The Transformation of Knowledge and Belief
This chapter argues that Locke's goal in turning to epistemology was not simply to engage in abstract speculation about philosophical difficulties, but to instruct his readers in the proper way to govern their limited faculties and take on the burdens and responsibilities of judgment. Locke's philosophical investigations aim at a type of civic education; he seeks to teach his contemporaries the intellectual virtues of a properly governed mind. Although Locke continues to appeal to the traditional vocabulary of knowledge and opinion, he carefully shifts his readers' attention away from abstract, speculative reasoning and toward the importance of the faculty of judgment, which can attain degrees of probability but not certainty.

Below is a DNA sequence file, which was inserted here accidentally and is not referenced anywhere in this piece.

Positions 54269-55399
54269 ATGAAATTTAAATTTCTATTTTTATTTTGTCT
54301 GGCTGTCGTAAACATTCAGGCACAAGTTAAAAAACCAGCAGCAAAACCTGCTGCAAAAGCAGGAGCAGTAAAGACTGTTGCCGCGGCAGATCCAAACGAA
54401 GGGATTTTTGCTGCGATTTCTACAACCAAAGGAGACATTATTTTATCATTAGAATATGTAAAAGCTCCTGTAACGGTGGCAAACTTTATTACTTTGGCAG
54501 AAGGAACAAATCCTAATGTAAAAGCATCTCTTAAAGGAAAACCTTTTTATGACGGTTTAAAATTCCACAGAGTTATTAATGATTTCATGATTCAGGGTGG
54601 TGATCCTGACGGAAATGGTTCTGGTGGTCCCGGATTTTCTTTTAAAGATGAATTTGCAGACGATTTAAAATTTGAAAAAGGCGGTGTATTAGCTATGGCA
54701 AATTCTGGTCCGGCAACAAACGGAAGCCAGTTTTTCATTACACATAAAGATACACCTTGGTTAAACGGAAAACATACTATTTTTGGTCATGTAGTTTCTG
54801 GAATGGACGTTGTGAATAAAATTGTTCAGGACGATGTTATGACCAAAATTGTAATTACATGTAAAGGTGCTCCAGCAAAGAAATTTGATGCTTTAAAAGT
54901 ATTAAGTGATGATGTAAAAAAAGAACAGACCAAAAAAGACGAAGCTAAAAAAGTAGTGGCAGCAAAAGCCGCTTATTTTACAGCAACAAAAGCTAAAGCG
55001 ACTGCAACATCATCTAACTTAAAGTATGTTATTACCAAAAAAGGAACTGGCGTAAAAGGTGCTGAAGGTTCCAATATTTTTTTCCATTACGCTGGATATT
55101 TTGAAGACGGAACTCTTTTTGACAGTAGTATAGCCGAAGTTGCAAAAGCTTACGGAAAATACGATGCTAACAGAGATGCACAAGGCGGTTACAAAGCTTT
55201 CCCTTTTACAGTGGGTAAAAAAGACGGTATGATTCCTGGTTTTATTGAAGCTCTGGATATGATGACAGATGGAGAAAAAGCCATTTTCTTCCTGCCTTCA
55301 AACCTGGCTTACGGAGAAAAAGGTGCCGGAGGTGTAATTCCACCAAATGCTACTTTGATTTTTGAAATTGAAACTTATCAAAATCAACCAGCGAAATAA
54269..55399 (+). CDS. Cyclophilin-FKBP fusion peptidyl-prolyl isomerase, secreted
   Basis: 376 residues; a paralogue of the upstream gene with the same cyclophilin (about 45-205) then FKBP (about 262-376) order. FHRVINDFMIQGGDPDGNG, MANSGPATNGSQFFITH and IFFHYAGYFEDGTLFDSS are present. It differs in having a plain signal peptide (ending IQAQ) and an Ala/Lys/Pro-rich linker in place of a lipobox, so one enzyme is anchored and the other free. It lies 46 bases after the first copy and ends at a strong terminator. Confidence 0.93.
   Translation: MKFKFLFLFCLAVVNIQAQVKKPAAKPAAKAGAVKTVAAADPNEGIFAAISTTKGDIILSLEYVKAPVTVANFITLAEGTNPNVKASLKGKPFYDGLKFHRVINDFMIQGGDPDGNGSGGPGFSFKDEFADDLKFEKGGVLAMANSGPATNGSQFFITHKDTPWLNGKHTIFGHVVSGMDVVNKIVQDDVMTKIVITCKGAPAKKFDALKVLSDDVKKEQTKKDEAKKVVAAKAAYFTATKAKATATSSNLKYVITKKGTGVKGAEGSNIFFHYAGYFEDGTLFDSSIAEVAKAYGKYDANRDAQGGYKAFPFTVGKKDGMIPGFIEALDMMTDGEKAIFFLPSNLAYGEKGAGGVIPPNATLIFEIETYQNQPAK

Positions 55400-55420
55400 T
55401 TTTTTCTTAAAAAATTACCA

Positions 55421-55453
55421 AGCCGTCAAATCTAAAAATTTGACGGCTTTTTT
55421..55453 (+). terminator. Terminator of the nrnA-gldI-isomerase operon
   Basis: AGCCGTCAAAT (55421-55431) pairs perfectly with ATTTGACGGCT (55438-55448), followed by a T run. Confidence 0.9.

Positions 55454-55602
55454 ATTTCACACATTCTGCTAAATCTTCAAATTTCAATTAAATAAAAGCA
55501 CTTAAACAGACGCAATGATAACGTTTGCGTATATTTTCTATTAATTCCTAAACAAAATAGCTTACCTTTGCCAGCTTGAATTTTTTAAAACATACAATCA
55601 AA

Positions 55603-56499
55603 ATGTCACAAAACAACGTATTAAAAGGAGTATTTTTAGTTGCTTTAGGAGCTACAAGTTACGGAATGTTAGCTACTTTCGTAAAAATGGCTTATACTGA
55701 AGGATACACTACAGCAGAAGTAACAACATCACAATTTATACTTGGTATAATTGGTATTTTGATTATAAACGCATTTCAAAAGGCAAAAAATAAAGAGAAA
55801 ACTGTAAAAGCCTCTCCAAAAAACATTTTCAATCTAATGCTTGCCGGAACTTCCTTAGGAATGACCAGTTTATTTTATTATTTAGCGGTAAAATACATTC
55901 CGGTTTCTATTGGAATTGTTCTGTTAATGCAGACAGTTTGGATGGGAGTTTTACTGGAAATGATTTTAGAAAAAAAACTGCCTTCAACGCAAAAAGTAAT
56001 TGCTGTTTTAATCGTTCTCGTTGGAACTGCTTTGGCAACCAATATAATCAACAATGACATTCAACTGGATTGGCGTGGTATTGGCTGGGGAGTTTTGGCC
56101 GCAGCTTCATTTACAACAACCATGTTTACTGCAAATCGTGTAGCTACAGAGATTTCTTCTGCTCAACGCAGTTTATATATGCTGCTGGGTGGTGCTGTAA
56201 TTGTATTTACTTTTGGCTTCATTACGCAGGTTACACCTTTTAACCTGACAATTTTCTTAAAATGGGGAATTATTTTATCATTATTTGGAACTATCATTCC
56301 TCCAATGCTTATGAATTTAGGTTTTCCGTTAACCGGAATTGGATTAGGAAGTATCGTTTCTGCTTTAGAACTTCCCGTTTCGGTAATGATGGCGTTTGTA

Princeton Scholarship Online requires a subscription or purchase to access the full text of books within the service. Public users can however freely search the site and view the abstracts and keywords for each book and chapter.
If you think you should have access to this title, please contact your librarian.
To troubleshoot, please check our FAQs , and if you can't find the answer there, please contact us.